+ The cryptoapocalypse could worsen before it levels out. (The Guardian)
+ The EU is one step closer towards regulating crypto. (Reuters)

5 Singapore’s new online safety laws are a thinly-veiled power grab
Empowering its authoritarian government to exert even greater control over civilians. (Rest of World)

6 Recommendations algorithms require effort to work properly
Telling them what you like makes it more likely it’ll present you with decent suggestions. (The Verge)

7 China’s on a mission to find an Earth-like planet
But what they’ll find is anyone’s guess. (Motherboard)
+ The ESA’s Gaia probe is shining a light on what’s floating in the Milky Way. (Wired $) 

8 Inside YouTube’s meta world of video critique
Video creators analyzing other video creators makes for compelling watching. (NYT $)
+ Long-form videos are helping creators to stave off creative burnout. (NBC)

9 Time-pressed daters are vetting potential suitors over video chat
To get the lay of the land before committing to an IRL meet-up. (The Atlantic $)

10 How fandoms shaped the internet
For better—and for worse. (New Yorker $)

Quote of the day

“This is no mere monkey business.”

—A lawsuit filed by Yuga Labs, the creators of the Bored Ape NFT collection, against conceptual artists Ryder Ripps, claims Ripps copied their distinctive simian artwork, Gizmodo reports.

The big story

This restaurant duo want a zero-carbon food system. Can it happen?

September 2020

When Karen Leibowitz and Anthony Myint opened The Perennial, the most ambitious and expensive restaurant of their careers, they had a grand vision: they wanted it to be completely carbon-neutral. Their “laboratory of environmentalism in the food world” opened in San Francisco in January 2016, and its pièce de résistance was serving meat with a dramatically lower carbon footprint than normal. 

Myint and Leibowitz realized they were on to something much bigger—and that the easiest, most practical way to tackle global warming might be through food. But they also realized that what has been called the “country’s most sustainable restaurant” couldn’t fix the broken system by itself. So in early 2019, they dared themselves to do something else that nobody expected. They shut The Perennial down. Read the full story.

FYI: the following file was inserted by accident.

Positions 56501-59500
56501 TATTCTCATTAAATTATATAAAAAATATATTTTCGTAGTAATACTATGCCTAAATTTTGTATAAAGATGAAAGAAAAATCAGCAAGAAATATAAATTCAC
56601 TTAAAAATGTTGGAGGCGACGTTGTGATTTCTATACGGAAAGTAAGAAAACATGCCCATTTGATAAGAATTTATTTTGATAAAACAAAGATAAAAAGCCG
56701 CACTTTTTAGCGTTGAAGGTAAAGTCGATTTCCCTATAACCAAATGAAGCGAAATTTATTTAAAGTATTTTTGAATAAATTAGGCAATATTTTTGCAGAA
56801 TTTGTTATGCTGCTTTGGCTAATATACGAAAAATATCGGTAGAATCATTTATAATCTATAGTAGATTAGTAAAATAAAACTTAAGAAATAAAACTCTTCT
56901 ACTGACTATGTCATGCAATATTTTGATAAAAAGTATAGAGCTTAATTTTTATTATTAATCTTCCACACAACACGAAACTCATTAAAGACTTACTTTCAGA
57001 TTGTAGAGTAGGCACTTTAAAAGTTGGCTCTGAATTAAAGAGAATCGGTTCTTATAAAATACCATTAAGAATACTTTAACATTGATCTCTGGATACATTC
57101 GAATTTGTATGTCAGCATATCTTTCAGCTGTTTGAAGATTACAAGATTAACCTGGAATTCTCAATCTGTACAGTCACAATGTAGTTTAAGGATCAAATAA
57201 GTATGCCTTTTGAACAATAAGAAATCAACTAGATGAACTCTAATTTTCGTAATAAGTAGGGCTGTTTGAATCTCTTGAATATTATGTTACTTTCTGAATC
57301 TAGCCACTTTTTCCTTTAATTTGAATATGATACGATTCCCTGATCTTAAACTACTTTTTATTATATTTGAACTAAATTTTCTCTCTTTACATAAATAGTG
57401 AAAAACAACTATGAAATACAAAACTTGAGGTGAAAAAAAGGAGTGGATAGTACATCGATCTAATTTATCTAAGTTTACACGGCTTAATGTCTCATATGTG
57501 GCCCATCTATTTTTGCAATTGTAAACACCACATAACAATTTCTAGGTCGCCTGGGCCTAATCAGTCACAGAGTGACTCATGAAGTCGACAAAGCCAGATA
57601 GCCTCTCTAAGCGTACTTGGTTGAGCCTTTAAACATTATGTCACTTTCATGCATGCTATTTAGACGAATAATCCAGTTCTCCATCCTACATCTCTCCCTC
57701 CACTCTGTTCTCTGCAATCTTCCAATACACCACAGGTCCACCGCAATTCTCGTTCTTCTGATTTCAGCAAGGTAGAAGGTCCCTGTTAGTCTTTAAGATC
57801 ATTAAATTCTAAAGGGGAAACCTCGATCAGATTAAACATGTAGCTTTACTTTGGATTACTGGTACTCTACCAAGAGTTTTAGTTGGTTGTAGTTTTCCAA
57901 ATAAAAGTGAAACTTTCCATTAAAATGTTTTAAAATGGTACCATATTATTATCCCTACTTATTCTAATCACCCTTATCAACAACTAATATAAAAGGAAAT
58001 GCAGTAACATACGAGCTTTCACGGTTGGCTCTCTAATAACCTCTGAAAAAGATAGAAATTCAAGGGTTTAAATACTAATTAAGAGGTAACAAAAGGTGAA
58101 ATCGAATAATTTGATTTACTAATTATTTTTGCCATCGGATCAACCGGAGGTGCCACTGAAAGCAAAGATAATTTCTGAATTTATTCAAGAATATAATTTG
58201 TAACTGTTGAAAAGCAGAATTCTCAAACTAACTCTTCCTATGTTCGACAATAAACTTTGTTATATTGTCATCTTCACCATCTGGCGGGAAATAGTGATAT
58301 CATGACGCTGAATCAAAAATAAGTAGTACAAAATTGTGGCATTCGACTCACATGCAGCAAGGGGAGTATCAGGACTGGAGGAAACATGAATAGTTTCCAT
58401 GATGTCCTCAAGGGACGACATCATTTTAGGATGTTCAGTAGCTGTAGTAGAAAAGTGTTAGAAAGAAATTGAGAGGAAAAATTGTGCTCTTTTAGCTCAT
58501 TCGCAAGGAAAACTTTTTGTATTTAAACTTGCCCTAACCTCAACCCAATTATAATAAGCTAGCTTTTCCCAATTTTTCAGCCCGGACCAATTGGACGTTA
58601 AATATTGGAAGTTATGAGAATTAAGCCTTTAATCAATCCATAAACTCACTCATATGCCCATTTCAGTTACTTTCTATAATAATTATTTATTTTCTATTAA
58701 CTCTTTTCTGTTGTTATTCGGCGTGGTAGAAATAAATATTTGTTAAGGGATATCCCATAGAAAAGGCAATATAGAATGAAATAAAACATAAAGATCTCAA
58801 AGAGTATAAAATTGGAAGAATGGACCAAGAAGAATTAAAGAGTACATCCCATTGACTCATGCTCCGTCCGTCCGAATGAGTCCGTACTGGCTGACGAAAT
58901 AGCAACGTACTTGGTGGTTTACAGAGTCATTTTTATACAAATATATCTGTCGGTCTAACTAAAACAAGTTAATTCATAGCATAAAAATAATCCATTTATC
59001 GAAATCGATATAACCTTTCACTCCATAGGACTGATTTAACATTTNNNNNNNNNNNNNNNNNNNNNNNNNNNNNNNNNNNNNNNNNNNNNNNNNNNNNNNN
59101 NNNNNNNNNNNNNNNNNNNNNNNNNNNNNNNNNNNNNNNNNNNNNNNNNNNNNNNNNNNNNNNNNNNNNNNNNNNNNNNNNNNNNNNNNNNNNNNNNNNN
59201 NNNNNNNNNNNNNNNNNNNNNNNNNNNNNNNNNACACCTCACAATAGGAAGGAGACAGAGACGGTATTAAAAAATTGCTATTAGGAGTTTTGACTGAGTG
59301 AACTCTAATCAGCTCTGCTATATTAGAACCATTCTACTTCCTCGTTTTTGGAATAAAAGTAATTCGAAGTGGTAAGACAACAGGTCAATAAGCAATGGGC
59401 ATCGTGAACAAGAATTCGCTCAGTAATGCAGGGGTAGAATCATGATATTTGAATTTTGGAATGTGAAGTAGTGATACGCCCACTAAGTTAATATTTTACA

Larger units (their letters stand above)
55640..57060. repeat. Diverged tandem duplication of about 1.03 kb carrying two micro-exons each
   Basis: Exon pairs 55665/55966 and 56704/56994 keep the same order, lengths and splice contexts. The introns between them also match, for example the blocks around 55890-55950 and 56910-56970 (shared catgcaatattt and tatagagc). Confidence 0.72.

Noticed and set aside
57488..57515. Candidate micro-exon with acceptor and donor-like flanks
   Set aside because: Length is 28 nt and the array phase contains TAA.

—Clint Rainey

We can still have nice things

A place for comfort, fun and distraction in these weird times. (Got any ideas? Drop me a line or tweet ’em at me.)

+ A look inside the UK’s blossoming trainspotting scene (don’t worry, it’s nothing to do with the Irvine Welsh novel of the same name.)
+ This is the very definition of a burn.
+ A solid science joke.
+ This amusing Twitter account compiles some of the strangest public Spotify playlists out there (Shout out to Rappers With Memory Problems)
+ Have you been lucky enough to see any of these weird and wonderful buildings in person?



Tech

The Download: AI films, and the threat of microplastics

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Welcome to the new surreal. How AI-generated video is changing film.


The Frost nails its uncanny, disconcerting vibe in its first few shots. Vast icy mountains, a makeshift camp of military-style tents, a group of people huddled around a fire, barking dogs. It’s familiar stuff, yet weird enough to plant a growing seed of dread. There’s something wrong here.

Welcome to the unsettling world of AI moviemaking. The Frost is a 12-minute movie from Detroit-based video creation company Waymark in which every shot is generated by an image-making AI. It’s one of the most impressive—and bizarre—examples yet of this strange new genre. Read the full story, and take an exclusive look at the movie.

—Will Douglas Heaven

Microplastics are everywhere. What does that mean for our immune systems?

Microplastics are pretty much everywhere you look. These tiny pieces of plastic pollution, less than five millimeters across, have been found in human blood, breast milk, and placentas. They’re even in our drinking water and the air we breathe.

Given their ubiquity, it’s worth considering what we know about microplastics. What are they doing to us? 

The short answer is: we don’t really know. But scientists have begun to build a picture of their potential effects from early studies in animals and clumps of cells, and new research suggests that they could affect not only the health of our body tissues, but our immune systems more generally. Read the full story.

—Jessica Hamzelou

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Microplastics are everywhere. What does that mean for our immune systems?

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Microplastics are everywhere. What does that mean for our immune systems?